COVID 19’s impact on real estate last year was an accelerator of trends, a disrupter — more than even the Black Swan event of the financial crisis in 2008 — and exposed dramatic weaknesses and vulnerabilities in many supply chains.
This year’s annual Corporate Survey gives light to some of these impacts and trends. Of the respondents, 60 percent of whom were either the CEO or owner, 57 percent were in the manufacturing or warehouse business, and 30 percent said they were going to expand operations.
More customers than ever had groceries delivered to their homes and the requirement for ultra-cold storage of COVID vaccines left the cold storage category with zero vacancy, even with its mostly outdated asset class. Projections indicate a need for 75–100 million square feet to fill this void. Changing family behavior patterns, with most restaurants closing, caused a shift in more home meal preparation, part of which is likely to stay, accelerating an existing trend for last-mile warehouses and increased food manufacturing capacity.
For several decades, the U.S. manufacturers and warehouses implemented just-in-time inventory controls, freeing up cash flow to their companies’ bottom line. Supply buffers became thinner and thinner. In a global economy many medicines, medical supplies, and component parts are made in the Far East and delivered just-in-time for needed production and distribution. This worked well when there were no trade wars or desperate demands for medical supplies with global jockeying for priority deliveries. It became clear the U.S. had real vulnerabilities in its supply chain for such things like key drug ingredients, medical supplies, and silicon chips.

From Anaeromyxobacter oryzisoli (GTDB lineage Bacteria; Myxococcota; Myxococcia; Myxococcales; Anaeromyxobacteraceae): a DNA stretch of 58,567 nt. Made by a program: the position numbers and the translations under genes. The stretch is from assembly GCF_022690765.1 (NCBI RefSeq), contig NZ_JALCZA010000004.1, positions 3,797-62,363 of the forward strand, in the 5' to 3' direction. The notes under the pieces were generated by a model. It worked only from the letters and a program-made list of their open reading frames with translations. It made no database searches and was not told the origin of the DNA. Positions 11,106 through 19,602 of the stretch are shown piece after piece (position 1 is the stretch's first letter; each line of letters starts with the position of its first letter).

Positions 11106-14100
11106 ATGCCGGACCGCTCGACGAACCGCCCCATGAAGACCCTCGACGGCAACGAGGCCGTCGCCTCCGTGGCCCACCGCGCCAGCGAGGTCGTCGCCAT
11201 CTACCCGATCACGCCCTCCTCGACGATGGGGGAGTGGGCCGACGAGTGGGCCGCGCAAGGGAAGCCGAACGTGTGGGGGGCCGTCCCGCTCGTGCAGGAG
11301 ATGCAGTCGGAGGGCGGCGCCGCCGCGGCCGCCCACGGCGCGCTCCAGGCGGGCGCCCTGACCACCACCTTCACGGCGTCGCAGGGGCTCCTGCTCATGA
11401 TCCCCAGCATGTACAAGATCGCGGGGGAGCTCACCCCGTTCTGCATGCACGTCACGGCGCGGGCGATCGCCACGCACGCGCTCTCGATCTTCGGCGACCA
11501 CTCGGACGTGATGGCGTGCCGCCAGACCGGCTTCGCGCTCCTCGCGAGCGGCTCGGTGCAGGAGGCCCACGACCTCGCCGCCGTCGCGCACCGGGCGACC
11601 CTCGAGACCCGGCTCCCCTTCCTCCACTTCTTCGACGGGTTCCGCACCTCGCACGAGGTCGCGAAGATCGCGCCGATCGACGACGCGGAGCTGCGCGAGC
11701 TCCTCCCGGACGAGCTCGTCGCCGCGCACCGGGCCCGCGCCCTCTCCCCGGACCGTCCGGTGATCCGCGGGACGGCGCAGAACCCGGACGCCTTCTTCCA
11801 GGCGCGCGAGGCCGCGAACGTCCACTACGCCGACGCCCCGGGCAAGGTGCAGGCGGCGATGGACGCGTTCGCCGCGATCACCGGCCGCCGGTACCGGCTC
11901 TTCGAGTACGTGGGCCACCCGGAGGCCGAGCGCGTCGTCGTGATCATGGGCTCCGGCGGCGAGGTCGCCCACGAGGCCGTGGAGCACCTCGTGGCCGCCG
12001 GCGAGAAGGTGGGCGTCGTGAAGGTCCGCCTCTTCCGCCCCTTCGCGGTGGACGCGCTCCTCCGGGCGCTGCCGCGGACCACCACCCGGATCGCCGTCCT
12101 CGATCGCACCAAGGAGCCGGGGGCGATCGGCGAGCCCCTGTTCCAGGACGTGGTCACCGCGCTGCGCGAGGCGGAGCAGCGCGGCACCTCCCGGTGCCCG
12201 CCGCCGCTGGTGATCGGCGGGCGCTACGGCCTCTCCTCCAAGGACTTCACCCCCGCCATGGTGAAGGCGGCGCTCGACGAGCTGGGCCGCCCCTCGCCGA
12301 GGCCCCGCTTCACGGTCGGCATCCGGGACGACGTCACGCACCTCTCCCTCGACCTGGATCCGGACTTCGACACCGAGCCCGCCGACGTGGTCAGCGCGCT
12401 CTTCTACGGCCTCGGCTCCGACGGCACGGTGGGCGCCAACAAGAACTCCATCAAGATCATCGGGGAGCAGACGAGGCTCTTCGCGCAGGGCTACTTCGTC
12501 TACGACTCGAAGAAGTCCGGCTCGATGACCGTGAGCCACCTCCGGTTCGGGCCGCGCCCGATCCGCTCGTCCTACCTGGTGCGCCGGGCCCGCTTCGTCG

Manufacturing and warehousing has expanded and is predicted to continue to expand in the coming years to add buffers to inventories ensuring uninterrupted production and supply chains and U.S. control over key pharmaceutical production. Where these facilities land is typically driven primarily by logistics costs and labor availability. The Corporate Survey supports this view and indicates that for new domestic facilities, 52 percent will be either warehouse or manufacturing.
The flexibility to work from home drove many to less expensive states from a taxation standpoint — many of which are in the southern half of the U.S. These expanding trends impact population growth and the demand destination for products, requiring the need to constantly re-evaluate the density of existing supply chain schematics. The respondents indicate they are not only looking at distribution and labor costs, but also the business environment in these states, with taxation selected as a key evaluative attribute.
Area Development’s annual Corporate Survey results are indicative of a rapidly changing real estate environment, with opportunities for many if they watch closely.